“It would have a huge impact economically (if passed). It would change Willcox as a visitation area. It would bleed over to all the towns in Graham County because they have great locations for wine growing,” Keeling said. “I could go on and on, but the bottom line is it could transform Southeastern Arizona and bring so much money in. It would create so many jobs and this is the first step. We’ve got to get rid of that capacity limit.”

However, in contrast, Mark Beres, president and CEO of Flying Leap Vineyards, said he was opposed to the bill.

“This bill is bad for Arizona’s farm wineries because it changes the state’s farm winery business model in a way that will invite legal challenges from across the country by large, out-of-state alcohol producers that the farm winery industry cannot win,” Beres said.

“The Arizona farm winery business model does not exist to carve out lucrative statutory gems to allow successful, matured Arizona farm wineries to grow into larger-scale commercial wine producers who, unshackled by the restraints that govern the rest of the American wine industry can then shield themselves from the burdens of the three-tier system to in-effect ‘masquerade’ in the market as small farm wineries while being nothing of the sort. When changing the farm winery business model one must ask themselves, ‘does this change better-incubate small wineries? and, does it incentivize investment in Arizona agriculture and wine production from the fruits of these investments?’ And, ultimately one must ask if the changes being presented make for good public policy.

“The very premise of HB 2876 — that Arizona’s farm wineries are disadvantaged by the current statutory system regulating them — is as preposterous as it is factually-false,” he continued. “There already exists in Arizona a clear, unambiguous statutory path to growing out of the small farm winery business model. The system is designed to allow for this — the small farm winery’s lucrative relief from three-tier regulation ends when the small farm winery is not longer ‘small,’ as defined by its production.The current status-quo provides many lucrative benefits to small farm wineries, and most-importantly provides an incentive for Arizonans to invest their capital in planting grape vineyards and developing wine production and retail operations. Farms pay large taxes, hire lots of people and put investment capital in Arizona’s poorest counties.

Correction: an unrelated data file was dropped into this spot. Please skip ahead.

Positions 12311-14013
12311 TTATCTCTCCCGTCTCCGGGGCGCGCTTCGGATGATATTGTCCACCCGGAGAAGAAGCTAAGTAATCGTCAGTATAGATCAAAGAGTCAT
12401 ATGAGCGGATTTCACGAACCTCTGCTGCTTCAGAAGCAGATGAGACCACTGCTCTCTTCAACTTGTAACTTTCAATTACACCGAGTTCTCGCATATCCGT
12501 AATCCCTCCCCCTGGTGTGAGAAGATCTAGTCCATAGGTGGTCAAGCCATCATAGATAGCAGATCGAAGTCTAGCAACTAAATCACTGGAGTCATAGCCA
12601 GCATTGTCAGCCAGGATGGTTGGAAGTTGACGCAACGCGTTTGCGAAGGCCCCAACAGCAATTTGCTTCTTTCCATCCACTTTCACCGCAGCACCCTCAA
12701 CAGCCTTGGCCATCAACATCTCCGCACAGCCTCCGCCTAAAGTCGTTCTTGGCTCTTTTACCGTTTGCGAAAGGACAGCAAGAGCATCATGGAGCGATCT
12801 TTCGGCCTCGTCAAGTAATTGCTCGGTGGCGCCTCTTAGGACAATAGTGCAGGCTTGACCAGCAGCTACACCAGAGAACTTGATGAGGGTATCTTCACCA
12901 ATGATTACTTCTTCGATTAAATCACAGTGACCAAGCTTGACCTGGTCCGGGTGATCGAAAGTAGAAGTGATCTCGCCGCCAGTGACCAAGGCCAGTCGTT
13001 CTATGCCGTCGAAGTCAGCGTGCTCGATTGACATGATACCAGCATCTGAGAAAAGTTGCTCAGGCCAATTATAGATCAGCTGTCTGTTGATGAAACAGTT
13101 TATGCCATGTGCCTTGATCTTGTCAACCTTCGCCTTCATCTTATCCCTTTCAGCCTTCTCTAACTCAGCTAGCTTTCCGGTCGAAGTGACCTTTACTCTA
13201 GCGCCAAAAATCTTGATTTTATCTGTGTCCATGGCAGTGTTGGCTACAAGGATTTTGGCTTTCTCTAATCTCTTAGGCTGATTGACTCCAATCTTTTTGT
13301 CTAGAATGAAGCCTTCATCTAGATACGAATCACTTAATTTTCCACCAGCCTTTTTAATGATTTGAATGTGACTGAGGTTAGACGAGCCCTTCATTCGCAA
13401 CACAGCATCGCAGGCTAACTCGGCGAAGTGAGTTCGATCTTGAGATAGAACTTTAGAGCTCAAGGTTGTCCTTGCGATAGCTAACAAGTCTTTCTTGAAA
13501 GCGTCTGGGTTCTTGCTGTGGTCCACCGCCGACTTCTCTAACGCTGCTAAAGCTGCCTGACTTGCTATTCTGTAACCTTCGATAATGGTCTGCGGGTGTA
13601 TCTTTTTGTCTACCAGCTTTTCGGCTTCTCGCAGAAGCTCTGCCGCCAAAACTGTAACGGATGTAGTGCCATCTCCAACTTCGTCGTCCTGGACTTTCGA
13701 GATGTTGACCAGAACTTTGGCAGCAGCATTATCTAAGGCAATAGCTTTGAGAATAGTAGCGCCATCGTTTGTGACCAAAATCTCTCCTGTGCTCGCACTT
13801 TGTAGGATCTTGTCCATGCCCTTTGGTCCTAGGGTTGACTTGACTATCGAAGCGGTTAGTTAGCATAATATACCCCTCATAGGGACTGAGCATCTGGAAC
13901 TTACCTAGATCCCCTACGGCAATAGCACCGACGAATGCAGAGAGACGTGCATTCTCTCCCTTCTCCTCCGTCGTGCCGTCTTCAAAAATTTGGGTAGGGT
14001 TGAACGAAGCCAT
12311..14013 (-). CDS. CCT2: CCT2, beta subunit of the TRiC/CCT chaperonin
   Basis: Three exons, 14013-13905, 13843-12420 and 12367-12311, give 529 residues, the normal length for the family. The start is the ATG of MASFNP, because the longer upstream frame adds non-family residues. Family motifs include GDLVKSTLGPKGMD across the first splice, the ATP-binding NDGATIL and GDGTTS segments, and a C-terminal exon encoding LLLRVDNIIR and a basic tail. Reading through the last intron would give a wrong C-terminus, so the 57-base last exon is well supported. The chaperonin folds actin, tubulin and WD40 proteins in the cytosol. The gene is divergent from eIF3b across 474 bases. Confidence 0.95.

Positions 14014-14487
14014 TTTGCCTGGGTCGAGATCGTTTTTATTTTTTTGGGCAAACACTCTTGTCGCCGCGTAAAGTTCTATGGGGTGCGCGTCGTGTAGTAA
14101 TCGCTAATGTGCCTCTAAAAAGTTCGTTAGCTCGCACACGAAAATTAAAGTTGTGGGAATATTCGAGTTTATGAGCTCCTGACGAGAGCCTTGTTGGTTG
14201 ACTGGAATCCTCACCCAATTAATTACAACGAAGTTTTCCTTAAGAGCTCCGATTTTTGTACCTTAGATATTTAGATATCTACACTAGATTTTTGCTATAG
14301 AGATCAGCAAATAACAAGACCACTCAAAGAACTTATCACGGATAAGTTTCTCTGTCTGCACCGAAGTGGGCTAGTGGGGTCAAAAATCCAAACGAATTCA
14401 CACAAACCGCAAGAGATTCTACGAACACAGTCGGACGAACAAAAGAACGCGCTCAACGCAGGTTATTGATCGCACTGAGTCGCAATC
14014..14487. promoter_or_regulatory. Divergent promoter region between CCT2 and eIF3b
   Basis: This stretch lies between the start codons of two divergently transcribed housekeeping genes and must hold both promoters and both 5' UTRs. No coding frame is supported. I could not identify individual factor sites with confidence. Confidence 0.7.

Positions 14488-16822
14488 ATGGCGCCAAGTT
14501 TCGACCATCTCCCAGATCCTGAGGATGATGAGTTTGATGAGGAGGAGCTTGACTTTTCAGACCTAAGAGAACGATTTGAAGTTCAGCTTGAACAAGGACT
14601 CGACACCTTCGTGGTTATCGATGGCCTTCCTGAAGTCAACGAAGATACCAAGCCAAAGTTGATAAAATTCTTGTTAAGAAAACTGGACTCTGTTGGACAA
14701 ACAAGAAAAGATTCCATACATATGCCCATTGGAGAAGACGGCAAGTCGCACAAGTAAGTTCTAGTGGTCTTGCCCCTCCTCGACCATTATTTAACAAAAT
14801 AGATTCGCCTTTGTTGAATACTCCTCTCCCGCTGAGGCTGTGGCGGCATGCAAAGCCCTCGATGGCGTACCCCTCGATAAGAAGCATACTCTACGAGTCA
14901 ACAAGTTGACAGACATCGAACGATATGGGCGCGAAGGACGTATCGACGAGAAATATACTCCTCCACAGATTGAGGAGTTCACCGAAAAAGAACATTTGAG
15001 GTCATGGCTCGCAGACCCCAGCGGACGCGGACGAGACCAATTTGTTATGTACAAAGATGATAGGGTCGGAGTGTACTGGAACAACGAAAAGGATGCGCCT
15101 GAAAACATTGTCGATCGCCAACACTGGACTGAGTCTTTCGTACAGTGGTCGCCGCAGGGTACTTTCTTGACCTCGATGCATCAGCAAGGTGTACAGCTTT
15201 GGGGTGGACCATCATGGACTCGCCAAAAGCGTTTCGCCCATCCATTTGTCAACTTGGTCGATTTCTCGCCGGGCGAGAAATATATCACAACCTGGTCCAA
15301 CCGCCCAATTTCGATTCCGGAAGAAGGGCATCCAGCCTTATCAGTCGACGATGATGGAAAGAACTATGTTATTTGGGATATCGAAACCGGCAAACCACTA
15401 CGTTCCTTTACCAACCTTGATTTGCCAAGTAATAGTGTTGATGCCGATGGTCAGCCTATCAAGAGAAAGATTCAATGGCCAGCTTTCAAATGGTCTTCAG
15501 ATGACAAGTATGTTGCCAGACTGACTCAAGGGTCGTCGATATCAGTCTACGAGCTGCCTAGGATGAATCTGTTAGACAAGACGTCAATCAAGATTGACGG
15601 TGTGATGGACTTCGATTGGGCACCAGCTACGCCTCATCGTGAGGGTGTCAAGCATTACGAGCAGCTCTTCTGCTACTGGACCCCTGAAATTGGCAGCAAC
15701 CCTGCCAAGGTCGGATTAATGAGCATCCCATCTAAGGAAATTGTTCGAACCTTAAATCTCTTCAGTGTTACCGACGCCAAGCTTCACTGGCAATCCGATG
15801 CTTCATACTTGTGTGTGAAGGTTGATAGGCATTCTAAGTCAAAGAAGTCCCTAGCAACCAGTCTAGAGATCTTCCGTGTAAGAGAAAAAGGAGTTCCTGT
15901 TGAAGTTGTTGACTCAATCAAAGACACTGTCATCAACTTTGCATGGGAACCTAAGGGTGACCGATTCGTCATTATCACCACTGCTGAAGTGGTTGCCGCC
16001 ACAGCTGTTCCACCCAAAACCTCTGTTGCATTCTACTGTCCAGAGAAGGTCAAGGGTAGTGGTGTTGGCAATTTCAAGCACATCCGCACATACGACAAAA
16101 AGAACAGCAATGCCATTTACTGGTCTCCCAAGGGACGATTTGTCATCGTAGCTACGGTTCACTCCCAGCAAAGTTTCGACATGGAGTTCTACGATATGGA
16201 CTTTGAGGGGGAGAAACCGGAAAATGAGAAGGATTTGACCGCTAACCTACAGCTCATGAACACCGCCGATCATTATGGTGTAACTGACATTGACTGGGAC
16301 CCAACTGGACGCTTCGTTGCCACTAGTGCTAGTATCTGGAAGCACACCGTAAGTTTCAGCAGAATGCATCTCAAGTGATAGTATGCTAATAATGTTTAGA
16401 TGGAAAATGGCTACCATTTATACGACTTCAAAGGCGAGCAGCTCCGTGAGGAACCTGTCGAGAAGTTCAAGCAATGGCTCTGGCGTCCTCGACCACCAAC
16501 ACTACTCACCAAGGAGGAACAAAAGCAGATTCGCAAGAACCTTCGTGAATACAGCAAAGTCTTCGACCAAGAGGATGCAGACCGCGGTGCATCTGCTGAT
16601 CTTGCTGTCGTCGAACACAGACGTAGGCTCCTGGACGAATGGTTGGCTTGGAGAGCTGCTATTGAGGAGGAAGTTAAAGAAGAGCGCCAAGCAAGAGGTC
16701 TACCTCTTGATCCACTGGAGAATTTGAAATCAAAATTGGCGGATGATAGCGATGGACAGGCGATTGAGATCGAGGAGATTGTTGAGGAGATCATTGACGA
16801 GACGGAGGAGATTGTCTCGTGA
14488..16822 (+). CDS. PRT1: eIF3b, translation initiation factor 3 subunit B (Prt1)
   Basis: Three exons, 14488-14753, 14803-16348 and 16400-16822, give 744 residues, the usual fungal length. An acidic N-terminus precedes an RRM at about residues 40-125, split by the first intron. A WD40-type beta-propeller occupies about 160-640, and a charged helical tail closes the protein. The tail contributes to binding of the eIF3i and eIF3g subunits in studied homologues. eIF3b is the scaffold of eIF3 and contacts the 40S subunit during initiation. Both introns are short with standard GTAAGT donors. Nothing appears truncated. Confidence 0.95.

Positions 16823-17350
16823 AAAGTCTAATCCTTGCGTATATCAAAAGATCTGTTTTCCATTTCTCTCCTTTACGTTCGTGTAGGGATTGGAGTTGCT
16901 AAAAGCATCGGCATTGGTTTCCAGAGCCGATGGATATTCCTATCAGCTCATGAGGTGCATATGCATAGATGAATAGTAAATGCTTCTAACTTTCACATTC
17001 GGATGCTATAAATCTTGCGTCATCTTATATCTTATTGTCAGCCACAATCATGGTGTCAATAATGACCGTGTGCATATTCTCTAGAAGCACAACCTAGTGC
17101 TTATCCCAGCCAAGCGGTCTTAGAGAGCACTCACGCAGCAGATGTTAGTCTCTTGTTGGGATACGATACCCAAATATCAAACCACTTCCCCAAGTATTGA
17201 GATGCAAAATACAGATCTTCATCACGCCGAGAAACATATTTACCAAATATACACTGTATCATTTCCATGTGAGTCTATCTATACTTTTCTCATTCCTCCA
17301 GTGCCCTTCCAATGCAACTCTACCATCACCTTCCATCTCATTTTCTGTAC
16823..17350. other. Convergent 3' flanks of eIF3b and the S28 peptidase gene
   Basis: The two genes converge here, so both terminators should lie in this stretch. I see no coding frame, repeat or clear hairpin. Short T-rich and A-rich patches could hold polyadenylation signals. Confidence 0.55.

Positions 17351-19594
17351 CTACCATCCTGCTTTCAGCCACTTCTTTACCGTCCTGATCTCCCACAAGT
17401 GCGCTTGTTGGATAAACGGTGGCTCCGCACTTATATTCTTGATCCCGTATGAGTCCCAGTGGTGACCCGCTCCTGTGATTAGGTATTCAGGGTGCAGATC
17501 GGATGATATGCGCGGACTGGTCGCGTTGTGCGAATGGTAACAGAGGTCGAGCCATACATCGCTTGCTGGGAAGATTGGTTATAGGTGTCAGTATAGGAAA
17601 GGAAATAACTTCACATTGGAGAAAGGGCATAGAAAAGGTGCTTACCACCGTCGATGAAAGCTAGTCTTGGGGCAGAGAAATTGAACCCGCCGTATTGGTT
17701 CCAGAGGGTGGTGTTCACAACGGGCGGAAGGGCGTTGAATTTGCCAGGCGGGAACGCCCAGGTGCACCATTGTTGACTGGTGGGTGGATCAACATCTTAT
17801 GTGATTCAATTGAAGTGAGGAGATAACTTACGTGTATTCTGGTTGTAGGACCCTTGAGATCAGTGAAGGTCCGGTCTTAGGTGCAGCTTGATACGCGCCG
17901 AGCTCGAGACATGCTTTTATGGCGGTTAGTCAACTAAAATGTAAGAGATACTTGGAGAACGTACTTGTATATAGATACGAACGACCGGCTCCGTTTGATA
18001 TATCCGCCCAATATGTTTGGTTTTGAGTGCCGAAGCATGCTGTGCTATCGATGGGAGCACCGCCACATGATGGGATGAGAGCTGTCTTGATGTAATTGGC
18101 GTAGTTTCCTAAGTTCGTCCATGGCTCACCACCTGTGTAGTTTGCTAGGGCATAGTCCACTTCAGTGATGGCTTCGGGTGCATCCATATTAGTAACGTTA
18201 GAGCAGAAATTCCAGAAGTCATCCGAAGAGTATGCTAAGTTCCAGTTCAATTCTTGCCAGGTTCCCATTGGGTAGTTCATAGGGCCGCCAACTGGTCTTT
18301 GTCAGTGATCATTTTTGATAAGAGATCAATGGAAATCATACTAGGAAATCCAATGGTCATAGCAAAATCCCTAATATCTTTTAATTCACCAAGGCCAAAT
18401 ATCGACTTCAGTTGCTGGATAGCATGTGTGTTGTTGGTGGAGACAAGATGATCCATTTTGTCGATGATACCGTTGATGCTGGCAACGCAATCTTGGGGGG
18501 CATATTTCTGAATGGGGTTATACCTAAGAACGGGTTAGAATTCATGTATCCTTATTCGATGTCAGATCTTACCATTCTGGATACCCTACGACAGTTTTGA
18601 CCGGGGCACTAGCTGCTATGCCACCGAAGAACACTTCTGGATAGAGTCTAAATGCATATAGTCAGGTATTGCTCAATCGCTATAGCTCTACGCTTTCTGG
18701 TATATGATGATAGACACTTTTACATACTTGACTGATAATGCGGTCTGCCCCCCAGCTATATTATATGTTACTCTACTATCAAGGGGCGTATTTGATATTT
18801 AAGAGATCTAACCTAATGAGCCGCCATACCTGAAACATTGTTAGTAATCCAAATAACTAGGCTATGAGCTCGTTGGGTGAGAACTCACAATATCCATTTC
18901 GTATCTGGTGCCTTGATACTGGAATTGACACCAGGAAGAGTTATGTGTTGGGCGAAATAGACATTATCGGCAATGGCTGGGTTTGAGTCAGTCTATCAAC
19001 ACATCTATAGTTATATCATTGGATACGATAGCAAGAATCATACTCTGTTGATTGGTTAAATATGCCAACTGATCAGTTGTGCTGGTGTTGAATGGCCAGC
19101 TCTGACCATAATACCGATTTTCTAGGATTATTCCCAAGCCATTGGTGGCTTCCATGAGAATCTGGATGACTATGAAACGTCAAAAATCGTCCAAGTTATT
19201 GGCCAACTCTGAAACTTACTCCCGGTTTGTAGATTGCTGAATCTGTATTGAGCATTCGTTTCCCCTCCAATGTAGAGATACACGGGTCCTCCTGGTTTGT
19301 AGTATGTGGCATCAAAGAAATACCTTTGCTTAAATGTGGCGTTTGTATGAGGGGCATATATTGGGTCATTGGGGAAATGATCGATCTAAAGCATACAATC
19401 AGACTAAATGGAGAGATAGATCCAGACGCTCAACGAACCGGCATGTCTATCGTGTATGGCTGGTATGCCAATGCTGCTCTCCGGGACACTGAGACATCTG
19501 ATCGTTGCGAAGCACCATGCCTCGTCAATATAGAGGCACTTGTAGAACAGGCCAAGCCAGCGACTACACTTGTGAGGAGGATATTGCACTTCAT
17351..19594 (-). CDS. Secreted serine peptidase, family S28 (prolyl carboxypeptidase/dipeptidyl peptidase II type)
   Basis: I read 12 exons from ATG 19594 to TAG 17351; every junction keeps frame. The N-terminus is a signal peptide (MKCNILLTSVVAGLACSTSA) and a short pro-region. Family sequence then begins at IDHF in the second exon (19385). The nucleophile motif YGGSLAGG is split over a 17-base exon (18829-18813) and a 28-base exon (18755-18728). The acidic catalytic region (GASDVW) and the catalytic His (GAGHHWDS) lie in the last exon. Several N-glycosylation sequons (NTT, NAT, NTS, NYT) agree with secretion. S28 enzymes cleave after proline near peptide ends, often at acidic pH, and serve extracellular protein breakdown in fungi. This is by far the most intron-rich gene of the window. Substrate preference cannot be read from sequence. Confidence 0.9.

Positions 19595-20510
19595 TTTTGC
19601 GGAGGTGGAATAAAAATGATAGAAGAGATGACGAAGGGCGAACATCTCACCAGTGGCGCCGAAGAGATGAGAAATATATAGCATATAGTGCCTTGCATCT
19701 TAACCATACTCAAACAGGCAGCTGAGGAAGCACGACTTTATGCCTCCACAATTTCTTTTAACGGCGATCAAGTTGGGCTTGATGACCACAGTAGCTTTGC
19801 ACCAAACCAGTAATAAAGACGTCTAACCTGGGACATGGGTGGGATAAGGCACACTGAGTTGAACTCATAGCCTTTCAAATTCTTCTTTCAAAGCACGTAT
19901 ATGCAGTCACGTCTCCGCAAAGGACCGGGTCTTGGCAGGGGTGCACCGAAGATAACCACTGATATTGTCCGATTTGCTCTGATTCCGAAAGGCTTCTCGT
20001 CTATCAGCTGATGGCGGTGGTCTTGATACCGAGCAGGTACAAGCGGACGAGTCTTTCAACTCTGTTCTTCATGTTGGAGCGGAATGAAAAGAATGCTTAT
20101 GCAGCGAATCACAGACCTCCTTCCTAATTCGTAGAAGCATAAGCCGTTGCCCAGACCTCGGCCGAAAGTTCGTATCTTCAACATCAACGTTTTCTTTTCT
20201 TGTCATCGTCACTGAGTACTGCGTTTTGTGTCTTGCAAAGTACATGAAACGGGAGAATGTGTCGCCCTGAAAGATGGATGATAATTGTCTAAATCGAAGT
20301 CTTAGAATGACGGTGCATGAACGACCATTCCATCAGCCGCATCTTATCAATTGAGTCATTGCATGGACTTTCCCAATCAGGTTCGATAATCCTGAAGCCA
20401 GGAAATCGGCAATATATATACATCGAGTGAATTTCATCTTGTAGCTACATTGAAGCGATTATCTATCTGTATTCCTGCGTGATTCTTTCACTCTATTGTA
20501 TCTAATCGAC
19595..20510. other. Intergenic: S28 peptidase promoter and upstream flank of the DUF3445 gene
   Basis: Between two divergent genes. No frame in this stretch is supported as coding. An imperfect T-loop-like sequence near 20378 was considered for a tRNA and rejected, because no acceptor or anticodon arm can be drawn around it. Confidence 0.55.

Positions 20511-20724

“If production caps are eliminated — as is being requested by some of the state’s farm winery owners, then the Constitution’s commerce clause and a bulwark of courts decisions require that they be eliminated for out-of-state wineries too. Elimination of the production cap itself would harm Arizona farm wineries because it would allow any out-of-state winery (regardless of size) with nothing more than a federal winery permit to obtain an Arizona Series 2W Out-of-State Farm Winery license and masquerade as a small farm winery in our market. Such measures would make it difficult (if not impossible) for small wineries to compete, which would stifle investment in Arizona viticulture thus diminishing the legislative purpose of Arizona’s farm winery statutes. It’s bad public policy.”